6. Roof angle and flooring
If the gradient of the roof is very different to other nearby buildings, then your cabin may not blend in well. Try to get a rough match in terms of roof gradients. For your convenience the icons displayed at the foot of every product page show the total roof height, the height to the overhang (if applicable) and also the exact gradient and size in square meters. As with log thickness, thicker ceiling and floor material is best for all year use, whereas thinner material is fine just for summer.
If you want to buy timber with a clear conscience, knowing you’re not damaging forests and the wildlife that live in them, look for garden buildings with the FSC-certified icon. The timber for these products will come from sustainable and well-managed sources.
8. Planning permission
As mentioned in our detailed planning guide, this varies across the whole of the UK, but if you plan to have a garden building within 2m of your boundary, and it is over 2.5m high, you will need to seek planning permission before you erect it (however, we have a range of buildings that are all 2.5m (or less) in height). If you plan to connect your garden building to mains electricity or live in a log cabin sited in a wood (even if you own the wood) you will need to seek planning permission.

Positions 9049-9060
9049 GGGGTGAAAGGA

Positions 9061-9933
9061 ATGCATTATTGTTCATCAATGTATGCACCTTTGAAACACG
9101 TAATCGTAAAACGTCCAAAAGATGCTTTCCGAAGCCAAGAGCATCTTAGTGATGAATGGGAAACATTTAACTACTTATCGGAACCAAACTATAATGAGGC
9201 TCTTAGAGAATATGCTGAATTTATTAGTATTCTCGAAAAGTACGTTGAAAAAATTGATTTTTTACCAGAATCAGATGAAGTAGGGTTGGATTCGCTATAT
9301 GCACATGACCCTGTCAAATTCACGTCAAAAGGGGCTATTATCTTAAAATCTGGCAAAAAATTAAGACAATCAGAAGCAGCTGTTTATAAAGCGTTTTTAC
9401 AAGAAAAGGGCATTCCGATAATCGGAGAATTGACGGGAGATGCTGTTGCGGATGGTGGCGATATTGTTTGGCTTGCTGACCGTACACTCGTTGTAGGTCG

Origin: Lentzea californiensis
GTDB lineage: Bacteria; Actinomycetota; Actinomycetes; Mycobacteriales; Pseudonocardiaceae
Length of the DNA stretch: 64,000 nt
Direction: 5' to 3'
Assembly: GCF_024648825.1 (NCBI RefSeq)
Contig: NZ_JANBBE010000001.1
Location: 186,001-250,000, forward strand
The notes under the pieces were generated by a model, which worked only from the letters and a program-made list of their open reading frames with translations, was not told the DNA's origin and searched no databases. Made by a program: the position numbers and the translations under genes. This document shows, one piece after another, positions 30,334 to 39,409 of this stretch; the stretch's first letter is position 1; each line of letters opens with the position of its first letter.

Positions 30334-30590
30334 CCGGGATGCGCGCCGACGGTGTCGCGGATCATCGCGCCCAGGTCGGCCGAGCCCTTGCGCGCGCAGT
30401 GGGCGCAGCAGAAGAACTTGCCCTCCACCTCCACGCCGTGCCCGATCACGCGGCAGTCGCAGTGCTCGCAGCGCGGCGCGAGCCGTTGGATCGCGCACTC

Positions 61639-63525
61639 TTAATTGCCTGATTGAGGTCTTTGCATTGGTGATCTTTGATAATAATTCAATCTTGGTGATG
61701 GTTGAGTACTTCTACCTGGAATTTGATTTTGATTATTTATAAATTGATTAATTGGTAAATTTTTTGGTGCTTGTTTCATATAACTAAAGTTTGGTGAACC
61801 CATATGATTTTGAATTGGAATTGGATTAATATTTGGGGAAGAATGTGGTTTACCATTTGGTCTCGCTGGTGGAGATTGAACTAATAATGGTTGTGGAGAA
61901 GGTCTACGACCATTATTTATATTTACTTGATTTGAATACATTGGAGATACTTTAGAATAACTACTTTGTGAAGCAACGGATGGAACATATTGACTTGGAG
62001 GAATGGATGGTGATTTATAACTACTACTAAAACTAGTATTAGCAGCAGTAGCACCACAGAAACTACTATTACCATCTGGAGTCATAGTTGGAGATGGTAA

Not all of us are DIY enthusiasts with time on our hands. So check out how easy it will be to construct the garden building that you buy. Is it designed to be built by someone with DIY skills? Does it need specialist equipment, or is professional installation recommended? GardenLife products always clearly state if they can be built with DIY tools or if professional installation is required. If you’re looking for more straightforward construction, much of our modern garden building range feature pre-assembled wall and roof elements; ideal for a hassle free build. As a rule, most of our garden buildings can be erected by two people with a decent level of DIY experience and a basic tool kit, and it’s only the large chalet style buildings and log cabin homes that require professional installation. If you’d like GardenLife to build your cabin simply add construction as an optional extra (and if it’s not listed just get in touch for a quote).
Obviously, we have cabins and garden buildings to suit all budgets, but check out exactly what you will get for your money – there can be lots of variation. GardenLife products always come with free delivery within mainland UK and come complete with a 5 year warranty and all fixtures and fittings, so you don’t need to worry about that. However, to make some of our products more affordable some items don’t include floors (ideal for positioning on existing concrete or paved surfaces) and to keep costs down some don’t come with roofing material (allowing you to finish the building your own way). Also, many of the more expensive models (made from 70mm timber with double glazed windows) are also available in a similar design but with thinner (and cheaper) timber and single glazing.
There are lots of pointers to consider here, and we’d be delighted to discuss any of them with you if you’re not sure which garden building is best for you.